………..This afternoon , the T/O and eight junior cadets lowered one of the lifeboats. We had just let go of the falls when the engine stopped. The boat drifted astern of the ship alarmingly quickly and within a few minutes we were hundreds of yards from the ship. We got out the oars and discovered there were only four. We rowed for a while as hard as possible, but we still drifted further away. It was with great relief that the engine was restarted, and we spent the next two hours practising man-overboard.drill, but we made sure we were well up-tide of the ship in case the engine failed. The waves were only about three feet high and we thought it quite rough. Imagine how it was in the rescue with twenty foot swell. I can still see in my mind's eye the lifeboat standing on its stern at about 70 degrees to the horizontal. It really is surprising, still, that no-one was injured or killed during the rescue – it could very easily have happened.
We didn't get any mail in Ulsan, my most recent letter having been from Grannie. Everyone is very frustrated now about the lack of mail and all sorts of threats are being made against the Company. I really hope and pray we'll get some here. Some of the new cadets brought newspaper cuttings to the ship. We are all disgusted at the rubbish and lies written in the columns – its not the way it was at all. Quite a few cadets have been made out as heroes in their locals papers and none of them is particularly pleased about what was written, although they don't let anyone else read the article (to approve it).
I am looking forward to coming home now. I feel a wee bit "down in the dumps" at the moment, and I long for the ship to get back to sea, on her way to Europe. I've had enough of Korea and Taiwan for a while. I still feel sad that the refugees have gone – I was really at my happiest when they were with us………..
Friday 3rd November
………Once again there was no mail at all and I think everyone has given up hoping for anything. So now we've got no money or mail.
Saturday 4th November
….....Well I am happy at last – I've just received some mail. I got one from Mum, one from Andrew and one from Mai, one of the girls who stayed in our cabin. The newspaper cuttings enclosed have caused a great deal of interest on the ship especially Willie's "Exclusive" interview with The John O'Groat Journal. It is now hanging in the bar for everyone to see – it should have been round his neck. Some of it has caused great amusement and I don't know who he was protecting himself from by saying, "There were eight children in the cabin", instead of four nice girls!. It seems that Denholm's jumped on the bandwagon and saw that everyone got a mention in their local papers so that the Company name was seen everywhere. Really I was quite pleased with the publicity and quite proud to have been on television. I wonder what reaction your's was to see me on the News? Shock I should think! It's nice that you got in contact with the Frasers. I intend to write to Willie soon and forward the latest news. I never got on badly with him, but we weren't close friends.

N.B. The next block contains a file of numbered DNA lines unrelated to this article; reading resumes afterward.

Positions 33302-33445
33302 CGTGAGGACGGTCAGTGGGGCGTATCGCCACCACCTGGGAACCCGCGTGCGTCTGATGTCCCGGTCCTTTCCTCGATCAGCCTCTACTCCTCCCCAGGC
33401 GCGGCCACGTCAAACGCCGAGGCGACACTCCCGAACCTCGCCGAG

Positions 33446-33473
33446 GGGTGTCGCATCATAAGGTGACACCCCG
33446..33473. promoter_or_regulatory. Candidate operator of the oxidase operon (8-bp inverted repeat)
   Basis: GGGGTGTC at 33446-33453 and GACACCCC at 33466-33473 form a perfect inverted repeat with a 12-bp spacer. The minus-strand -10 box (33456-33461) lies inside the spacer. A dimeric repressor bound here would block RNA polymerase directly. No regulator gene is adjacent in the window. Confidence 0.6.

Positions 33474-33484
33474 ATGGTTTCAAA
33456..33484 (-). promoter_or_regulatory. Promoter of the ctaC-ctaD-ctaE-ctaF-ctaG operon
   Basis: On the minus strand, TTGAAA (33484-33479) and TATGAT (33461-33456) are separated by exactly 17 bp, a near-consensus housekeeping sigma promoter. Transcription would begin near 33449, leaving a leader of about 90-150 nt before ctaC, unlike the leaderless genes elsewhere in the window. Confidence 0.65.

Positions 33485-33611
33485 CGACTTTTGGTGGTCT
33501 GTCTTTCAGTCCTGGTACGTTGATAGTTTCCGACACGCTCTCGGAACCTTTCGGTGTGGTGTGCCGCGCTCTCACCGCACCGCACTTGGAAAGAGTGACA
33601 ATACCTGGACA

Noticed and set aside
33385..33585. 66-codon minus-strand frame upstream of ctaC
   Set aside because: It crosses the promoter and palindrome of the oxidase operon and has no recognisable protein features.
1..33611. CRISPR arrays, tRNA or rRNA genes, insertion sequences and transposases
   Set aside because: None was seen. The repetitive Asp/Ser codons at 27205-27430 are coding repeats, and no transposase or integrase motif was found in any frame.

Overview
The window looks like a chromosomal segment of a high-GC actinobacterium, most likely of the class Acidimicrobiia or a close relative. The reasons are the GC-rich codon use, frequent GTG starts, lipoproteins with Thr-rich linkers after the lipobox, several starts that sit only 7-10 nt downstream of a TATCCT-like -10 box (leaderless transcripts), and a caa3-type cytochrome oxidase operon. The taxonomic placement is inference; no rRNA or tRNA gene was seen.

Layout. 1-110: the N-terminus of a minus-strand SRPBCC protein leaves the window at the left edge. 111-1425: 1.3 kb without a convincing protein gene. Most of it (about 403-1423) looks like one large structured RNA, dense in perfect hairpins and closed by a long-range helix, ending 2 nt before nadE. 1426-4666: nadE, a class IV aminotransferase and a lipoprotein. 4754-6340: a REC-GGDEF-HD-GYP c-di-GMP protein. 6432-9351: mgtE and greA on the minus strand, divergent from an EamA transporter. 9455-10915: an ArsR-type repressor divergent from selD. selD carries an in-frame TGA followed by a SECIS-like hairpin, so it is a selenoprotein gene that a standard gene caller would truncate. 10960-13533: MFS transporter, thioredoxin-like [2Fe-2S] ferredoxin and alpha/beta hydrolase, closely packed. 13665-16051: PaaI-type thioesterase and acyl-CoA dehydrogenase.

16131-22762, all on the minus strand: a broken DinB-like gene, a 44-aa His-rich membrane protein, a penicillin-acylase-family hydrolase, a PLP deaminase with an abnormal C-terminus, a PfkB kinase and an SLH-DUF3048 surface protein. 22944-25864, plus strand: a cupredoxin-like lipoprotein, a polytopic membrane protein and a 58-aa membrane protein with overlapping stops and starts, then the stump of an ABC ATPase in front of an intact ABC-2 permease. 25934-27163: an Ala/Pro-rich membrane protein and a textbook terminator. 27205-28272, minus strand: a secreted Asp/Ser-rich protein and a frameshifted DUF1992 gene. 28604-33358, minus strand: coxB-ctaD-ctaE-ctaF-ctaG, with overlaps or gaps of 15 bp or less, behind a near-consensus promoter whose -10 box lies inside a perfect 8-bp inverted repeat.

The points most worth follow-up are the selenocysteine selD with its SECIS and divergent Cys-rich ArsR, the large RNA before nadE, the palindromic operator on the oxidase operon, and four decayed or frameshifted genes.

When I first read your letter I couldn't think who Trinh Thi Ngoc was, but I think I know who she is now (Pauline). I got a very moving letter from Le Thi Hoang Mai. She is impressed by Britain and the people, but is very lonely. She works in a kitchen from 7am – 8pm. Her family is still in Vietnam and she says she misses the ship greatly. I really must visit them sometime!
16th November 1978
………By the way absolutely no mail arrived her and as Denholm's have a large office here everyone is disgusted and I think the Captain should worry about the threat of a mutiny. Really there is no excuse for the lack of mail. We might get some going through Suez but that is weeks away.
………I have just heard on my radio that a small Asian ship picked up something like 2,500 Vietnamese refugees – it makes our rescue look like a waste of time……
……...Everyone was bitterly disappointed at the total lack of mail in Hong Kong and we hope to send an official complaint to the Company through the Captain.
After leaving Hong Kong we altered course in order to give Vietnam a big by-pass specifically to avoid the risk of bumping into any more refugees. As we went south the weather became warmer………..
Close to Suez
1st December 1978
……..Very little has happened since leaving Hong Kong and the whole ship is quiet with everyone complaining of being bored. Morale is very low and I think the prime reason for this is the lack of mail – we really depend on it that much.
……..I got one letter last night – it just confirmed that the photographic shop would send a projector home and, of course, thank you for the cheque: In all it contained four sentences, and as some people had up to six letters I went to bed in a bad mood. At 4.30 am this morning I got two letter from two Vietnamese girls – one who had written to you. She sent a nice long letter. The other one sent a short letter in French, reminding me to send her some souvenir photographs of her on the ship!
……..I still haven't received any mail from home, which is really what I long for. Your last letter was written more than six weeks ago.
……..So this should be my last letter before arriving home. Don't bother to send the Christmas cards!
Letter 8. A Mum's letter to her son
North Calder Farm
11th October 1978
My dear Michael,
Our congratulations to you all. From all reports it sounds as though you have done a marvellous job in rescuing all these people. It must rate as one of the largest sea rescues – what a story to tell your Grandchildren – but first hurry up and tell us all about it! Miss Rogers from Denholms phoned yesterday afternoon to say that we weren't to worry, all were well and you had all done an excellent job, and the firm are obviously very proud of you all.
There was quite a bit on every radio news and TV news and I must go to town this afternoon to see what the papers have to say. This is just an in-between note. I keep hoping the boss (Dad) will write and give you some farm news.
What a surprise we got when you appeared on TV. Granny, who can't see, came dashing through from her room to tell us, and Mrs Swanson phoned to say she had seen you too. Granny Eileen also spotted you. It was really marvellous to get a glimpse of you. I recognised the camera first – not the long haired back view! – time you had a hair cut!
Lots of love from us all,
- Photographs taken at the time by Pentlandpirate are available here:
- Letters provided by SN Member Pentlandpirate
- Guide edited and formatted by SN Member Benjidog